Title: Morning Glory Author: Sarah Jio
Honestly, I’m not sure how to write this review. I just love Jio’s books and her ability to weave the past into the present. Even when I figure out the twist early, I’m still completely hooked.Morning Glory is yet another fantastic novel by Jio.
Morning Glory centers around a houseboat in Seattle. In the present day, Ada is trying to escape the pain that has come to cover her entire life. In the past, Penny is trying to be the wife she thinks her husband needs while trying to be happy. The connections formed between the two, decades apart, are wonderful.
Ada is an amazing character. She’s strong when others would have fallen apart, even though she can’t see that in herself. She isn’t sure if she’s ready to move on with her life and looks to her past for signs of her future. Alex is equally wonderful, giving Ada the space she needs, yet he’s there for her and understands that her past has helped shape her. He doesn’t try to be her world, but instead just wants to be a part of it. Their relationship was sweet and heartwarming, bringing me to tears a few times.
Penny is a young bride that doesn’t feel like she fits in with her husband’s world. He’s a famous artist and devotes his life to his work, giving Penny time when he can. Penny tries to understand and be the wife he needs, but when Collin comes along and gives her the attention she deserves, things become tangled. I felt for Penny. She wants to be the perfect housewife, but she’s sacrificing herself in order to fit that mold. I admire her for trying to be there for her husband, but I also admire her for knowing when she’s losing herself and working to find herself again.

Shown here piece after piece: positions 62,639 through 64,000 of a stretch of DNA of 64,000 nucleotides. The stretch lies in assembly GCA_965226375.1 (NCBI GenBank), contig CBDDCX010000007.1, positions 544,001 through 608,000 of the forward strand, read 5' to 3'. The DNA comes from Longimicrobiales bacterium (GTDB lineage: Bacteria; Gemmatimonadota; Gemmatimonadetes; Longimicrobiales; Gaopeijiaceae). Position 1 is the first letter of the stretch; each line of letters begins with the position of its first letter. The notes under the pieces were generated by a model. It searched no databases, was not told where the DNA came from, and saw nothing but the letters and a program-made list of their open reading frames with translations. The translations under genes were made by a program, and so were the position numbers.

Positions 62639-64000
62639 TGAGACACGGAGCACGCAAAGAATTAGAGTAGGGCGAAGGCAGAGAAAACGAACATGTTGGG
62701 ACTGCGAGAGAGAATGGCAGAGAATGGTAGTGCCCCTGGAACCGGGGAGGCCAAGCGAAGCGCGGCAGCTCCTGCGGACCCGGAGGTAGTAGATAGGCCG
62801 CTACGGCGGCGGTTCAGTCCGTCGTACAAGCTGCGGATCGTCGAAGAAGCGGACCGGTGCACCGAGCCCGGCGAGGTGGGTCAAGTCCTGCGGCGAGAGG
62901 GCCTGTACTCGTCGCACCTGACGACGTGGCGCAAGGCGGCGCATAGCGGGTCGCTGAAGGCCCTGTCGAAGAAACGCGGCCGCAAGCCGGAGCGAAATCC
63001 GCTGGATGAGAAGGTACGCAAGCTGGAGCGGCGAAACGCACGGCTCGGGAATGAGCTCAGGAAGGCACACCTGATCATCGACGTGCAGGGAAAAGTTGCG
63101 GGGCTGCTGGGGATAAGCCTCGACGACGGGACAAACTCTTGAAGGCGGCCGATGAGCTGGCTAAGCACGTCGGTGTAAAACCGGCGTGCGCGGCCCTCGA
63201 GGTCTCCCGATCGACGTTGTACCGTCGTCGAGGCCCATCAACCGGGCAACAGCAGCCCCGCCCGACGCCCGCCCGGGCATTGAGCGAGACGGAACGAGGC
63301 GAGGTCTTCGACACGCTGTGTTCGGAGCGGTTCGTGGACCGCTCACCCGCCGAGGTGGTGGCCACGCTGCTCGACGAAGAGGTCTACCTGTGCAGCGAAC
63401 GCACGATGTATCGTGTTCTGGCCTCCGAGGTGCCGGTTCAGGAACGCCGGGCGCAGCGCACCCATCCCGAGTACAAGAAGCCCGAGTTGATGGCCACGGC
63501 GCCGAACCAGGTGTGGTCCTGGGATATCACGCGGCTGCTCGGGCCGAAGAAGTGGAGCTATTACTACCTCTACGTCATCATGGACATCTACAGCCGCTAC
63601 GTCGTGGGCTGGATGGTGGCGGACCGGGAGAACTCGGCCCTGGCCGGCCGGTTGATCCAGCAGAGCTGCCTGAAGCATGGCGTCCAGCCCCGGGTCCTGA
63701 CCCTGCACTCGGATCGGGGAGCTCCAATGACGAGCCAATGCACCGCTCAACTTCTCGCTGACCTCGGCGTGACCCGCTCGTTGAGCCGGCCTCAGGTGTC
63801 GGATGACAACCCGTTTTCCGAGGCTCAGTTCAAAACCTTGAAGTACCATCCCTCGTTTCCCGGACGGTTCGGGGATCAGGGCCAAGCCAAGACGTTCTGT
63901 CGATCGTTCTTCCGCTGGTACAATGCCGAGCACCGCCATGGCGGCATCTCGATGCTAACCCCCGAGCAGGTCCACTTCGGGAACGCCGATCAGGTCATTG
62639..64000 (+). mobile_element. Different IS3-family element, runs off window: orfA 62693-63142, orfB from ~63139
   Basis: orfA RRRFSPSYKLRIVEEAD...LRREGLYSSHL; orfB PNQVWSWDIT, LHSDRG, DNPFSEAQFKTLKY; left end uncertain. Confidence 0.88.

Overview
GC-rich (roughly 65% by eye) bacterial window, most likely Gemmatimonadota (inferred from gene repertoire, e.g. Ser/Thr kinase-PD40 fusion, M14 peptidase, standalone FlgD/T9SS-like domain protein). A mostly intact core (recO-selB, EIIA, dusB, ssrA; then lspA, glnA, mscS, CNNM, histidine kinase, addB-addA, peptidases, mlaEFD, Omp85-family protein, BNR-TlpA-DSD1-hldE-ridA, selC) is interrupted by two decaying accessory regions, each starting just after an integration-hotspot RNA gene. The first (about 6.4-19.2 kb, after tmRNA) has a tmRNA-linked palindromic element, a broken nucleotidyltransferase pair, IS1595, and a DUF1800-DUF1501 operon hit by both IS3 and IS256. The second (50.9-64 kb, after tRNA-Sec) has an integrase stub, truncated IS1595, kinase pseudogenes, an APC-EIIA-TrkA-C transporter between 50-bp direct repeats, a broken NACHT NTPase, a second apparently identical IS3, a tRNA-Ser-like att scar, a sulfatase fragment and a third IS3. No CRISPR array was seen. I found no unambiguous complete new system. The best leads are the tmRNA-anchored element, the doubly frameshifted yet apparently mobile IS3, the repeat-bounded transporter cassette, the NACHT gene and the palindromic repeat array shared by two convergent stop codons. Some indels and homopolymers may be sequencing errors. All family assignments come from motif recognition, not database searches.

The characters of Boat Street are amazing. They are what really make this novel shine. You know they are keeping a secret, yet they continue to act as though nothing is wrong. They each played a part in the past and unraveling their stories is just as interesting as the main mystery. Everything is important and the little clues Jio drops throughout the novel are delicious.
Morning Glory is a fantastic novel about two women, decades apart, both struggling to find themselves again. There’s romance and mystery, all wrapped up in the quaint community of Boat Street. This novel will pull at your heart, give you tears, and make you smile. Once again, Jio has written a fantastic novel that definitely is a must read.
DeStefano’s first series, The Chemical Garden, was a meh series for me. It just didn’t have the impact and wow factor I thought it would. I did like DeStefano’s writing style, though, which is why I gave Perfect Ruin a chance. It was worth it. Perfect Ruin pulled me right in and I had a hard time putting it down.
Morgan lives on Internment, the floating city in the sky. Everyone there is told to stay away from the edge and to be the best citizens they can be. It’s not enough for Morgan though. She wonders what the ground is like and what else there is to the world. She’s not content with what she’s told; she wants to know more. Her family has a black cloud hanging over their heads because Morgan’s brother Lex is what’s called a jumper. He tried to go off the edge. When he failed, he not only changed his life, but the lives of his entire family.
I liked Morgan. She’s a very relatable girl, with thoughts and dreams that any teen would have. She has a betrothed, a best friend, and a family. She’s smart and pretty. She seems to have everything someone on Internment would want, but she knows there’s more to the world and she can’t help my daydream about it. She’s brave and levelheaded, wanting to do what’s best for the group, although she does have her moments when she doesn’t think things all the way through.